Light Duty Dividends

Incentive Program Nets Employers $20 Million

A unique program is giving Wash. employers serious motivation to keep injured workers on the job.
By: | February 27, 2014

Replacing a long-term employee can end up costing an employer three to four times the person’s wage, by some estimates. That’s the rationale some Washington employers are using to take advantage of a program that helps fund light-duty work for injured workers.

Called stay-at-work, the program pays half the employee’s base wages plus other expenses for qualified employers. In its first two years, nearly $20 million has been paid to the more than 2,400 employer participants.

The Washington State Department of Labor and Industries, the state’s monopolistic workers’ comp provider, started the program to encourage more employers to keep injured workers on the job. The department is holding a series of webinars to encourage more employers to take advantage of the program.

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“There is too much opportunity for an injured worker to slip through the cracks when they are on wage-replacement benefits while staying at home,” said Tatyana Fomenko with Rizzuto Foods, a wholesale bakery manufacturer in Spokane. “We would rather have them here where we can help them stay connected to their work. They feel better when they see that we care about their recovery.” The company has helped three injured workers by giving them medically approved light-duty work after an injury and has been reimbursed with nearly $8,000 in wages.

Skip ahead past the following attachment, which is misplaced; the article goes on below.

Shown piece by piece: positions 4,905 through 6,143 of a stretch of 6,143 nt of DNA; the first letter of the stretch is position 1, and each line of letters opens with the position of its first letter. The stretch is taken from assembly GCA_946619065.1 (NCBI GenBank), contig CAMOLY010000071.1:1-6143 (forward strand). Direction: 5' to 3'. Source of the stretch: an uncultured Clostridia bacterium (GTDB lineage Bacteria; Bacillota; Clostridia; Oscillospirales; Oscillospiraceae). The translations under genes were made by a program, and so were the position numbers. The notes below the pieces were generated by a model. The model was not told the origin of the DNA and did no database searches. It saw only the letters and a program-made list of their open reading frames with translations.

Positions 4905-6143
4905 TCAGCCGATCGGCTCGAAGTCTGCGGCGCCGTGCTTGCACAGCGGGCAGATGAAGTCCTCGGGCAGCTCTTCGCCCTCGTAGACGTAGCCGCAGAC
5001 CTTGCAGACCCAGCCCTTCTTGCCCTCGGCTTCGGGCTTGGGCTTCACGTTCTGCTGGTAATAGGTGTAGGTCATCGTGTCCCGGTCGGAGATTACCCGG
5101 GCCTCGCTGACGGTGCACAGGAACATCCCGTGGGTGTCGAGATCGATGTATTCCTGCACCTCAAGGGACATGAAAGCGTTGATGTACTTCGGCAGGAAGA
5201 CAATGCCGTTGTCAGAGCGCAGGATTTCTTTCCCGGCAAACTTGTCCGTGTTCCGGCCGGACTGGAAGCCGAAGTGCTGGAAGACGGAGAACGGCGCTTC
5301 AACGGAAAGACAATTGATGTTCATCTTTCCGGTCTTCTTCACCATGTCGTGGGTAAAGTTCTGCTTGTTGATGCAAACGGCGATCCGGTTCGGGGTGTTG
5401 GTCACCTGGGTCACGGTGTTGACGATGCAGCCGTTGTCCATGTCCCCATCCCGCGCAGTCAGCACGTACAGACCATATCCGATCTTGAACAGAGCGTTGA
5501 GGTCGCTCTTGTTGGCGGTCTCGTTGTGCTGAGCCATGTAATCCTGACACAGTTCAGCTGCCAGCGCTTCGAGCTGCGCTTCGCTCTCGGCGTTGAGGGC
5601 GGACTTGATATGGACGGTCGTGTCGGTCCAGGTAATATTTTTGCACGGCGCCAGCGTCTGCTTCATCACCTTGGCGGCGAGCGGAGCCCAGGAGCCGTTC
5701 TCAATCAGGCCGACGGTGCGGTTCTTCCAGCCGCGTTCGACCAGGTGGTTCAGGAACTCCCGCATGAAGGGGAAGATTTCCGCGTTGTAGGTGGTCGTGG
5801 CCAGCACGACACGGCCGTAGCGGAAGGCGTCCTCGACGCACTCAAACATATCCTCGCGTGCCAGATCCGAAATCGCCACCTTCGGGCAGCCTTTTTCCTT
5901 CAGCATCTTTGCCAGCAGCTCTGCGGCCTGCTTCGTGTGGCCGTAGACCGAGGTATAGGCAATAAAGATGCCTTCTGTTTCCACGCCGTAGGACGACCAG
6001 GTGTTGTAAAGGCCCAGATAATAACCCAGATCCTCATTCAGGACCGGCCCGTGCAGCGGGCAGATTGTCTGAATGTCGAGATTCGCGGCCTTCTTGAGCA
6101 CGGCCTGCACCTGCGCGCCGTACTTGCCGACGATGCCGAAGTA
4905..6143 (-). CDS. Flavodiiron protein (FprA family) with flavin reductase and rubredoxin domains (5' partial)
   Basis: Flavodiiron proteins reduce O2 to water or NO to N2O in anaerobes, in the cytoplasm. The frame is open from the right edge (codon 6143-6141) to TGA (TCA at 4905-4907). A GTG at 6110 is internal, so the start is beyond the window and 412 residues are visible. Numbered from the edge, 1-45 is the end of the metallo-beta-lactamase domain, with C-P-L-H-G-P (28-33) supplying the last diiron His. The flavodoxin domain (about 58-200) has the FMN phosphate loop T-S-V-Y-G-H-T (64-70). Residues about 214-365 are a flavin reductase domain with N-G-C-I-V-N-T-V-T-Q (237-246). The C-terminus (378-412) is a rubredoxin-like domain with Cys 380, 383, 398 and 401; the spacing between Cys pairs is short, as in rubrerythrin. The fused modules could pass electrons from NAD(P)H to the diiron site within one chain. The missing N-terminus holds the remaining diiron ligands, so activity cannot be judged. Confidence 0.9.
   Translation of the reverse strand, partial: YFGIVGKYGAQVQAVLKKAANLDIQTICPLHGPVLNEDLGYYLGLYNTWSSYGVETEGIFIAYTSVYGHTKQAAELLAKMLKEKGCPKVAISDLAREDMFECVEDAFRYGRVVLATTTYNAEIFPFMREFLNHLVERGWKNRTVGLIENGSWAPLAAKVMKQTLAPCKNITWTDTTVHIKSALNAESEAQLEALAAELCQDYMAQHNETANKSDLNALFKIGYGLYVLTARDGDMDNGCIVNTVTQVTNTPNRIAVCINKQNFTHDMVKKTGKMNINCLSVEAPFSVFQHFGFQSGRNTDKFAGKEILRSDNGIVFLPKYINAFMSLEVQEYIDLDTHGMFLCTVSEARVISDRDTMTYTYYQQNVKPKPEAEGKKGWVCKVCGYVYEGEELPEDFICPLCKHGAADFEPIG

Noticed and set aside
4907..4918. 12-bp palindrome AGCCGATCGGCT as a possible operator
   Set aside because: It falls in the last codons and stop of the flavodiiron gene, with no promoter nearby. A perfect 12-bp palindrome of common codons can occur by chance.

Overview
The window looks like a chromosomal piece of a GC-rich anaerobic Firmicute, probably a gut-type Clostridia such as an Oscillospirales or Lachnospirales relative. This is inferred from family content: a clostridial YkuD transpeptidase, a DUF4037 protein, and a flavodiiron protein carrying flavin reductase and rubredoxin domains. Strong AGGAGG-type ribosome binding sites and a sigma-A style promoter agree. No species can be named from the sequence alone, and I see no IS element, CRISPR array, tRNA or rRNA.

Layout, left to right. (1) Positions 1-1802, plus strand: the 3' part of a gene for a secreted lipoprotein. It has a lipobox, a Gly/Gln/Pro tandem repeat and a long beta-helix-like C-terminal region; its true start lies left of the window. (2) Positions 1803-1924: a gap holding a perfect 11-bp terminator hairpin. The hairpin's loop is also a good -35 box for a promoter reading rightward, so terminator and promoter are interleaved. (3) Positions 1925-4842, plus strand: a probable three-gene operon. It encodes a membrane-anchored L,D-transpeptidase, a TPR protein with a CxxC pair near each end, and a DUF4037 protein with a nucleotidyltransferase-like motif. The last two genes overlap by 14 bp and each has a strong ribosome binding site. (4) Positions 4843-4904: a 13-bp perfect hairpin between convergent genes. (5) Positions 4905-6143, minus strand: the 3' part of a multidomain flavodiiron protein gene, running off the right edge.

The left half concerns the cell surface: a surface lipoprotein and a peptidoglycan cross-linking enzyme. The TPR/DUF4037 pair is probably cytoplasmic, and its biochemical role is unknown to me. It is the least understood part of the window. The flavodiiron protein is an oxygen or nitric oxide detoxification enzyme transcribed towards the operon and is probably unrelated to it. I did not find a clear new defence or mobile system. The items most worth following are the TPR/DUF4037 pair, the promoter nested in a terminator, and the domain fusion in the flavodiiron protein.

Eligible employers can be reimbursed for 50 percent of the injured worker’s base wages for the light-duty or transitional work for up to 66 days in which work was actually performed per claim, or up to $10,000 per claim. Fewer than eight hours still counts as one day. The work must be performed within a consecutive 24-month period.

Employers may also be reimbursed for training and tools required due to the injured worker’s unique needs. It cannot be a cost the employer incurs when hiring other workers to do the same job. Included are:

•           Training fees or materials, up to $1,000 per claim. Examples are tuition, books, or supplies.

•           Tools up to $2,500 per claim. Examples are a special wrench or keyboard tray.

•           Clothing up to $400 per claim. An example is steel-toed boots.

Nancy Grover is the president of NMG Consulting and the Editor of Workers' Compensation Report, a publication of our parent company, LRP Publications. She can be reached at [email protected]

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The R&I Editorial Team can be reached at [email protected]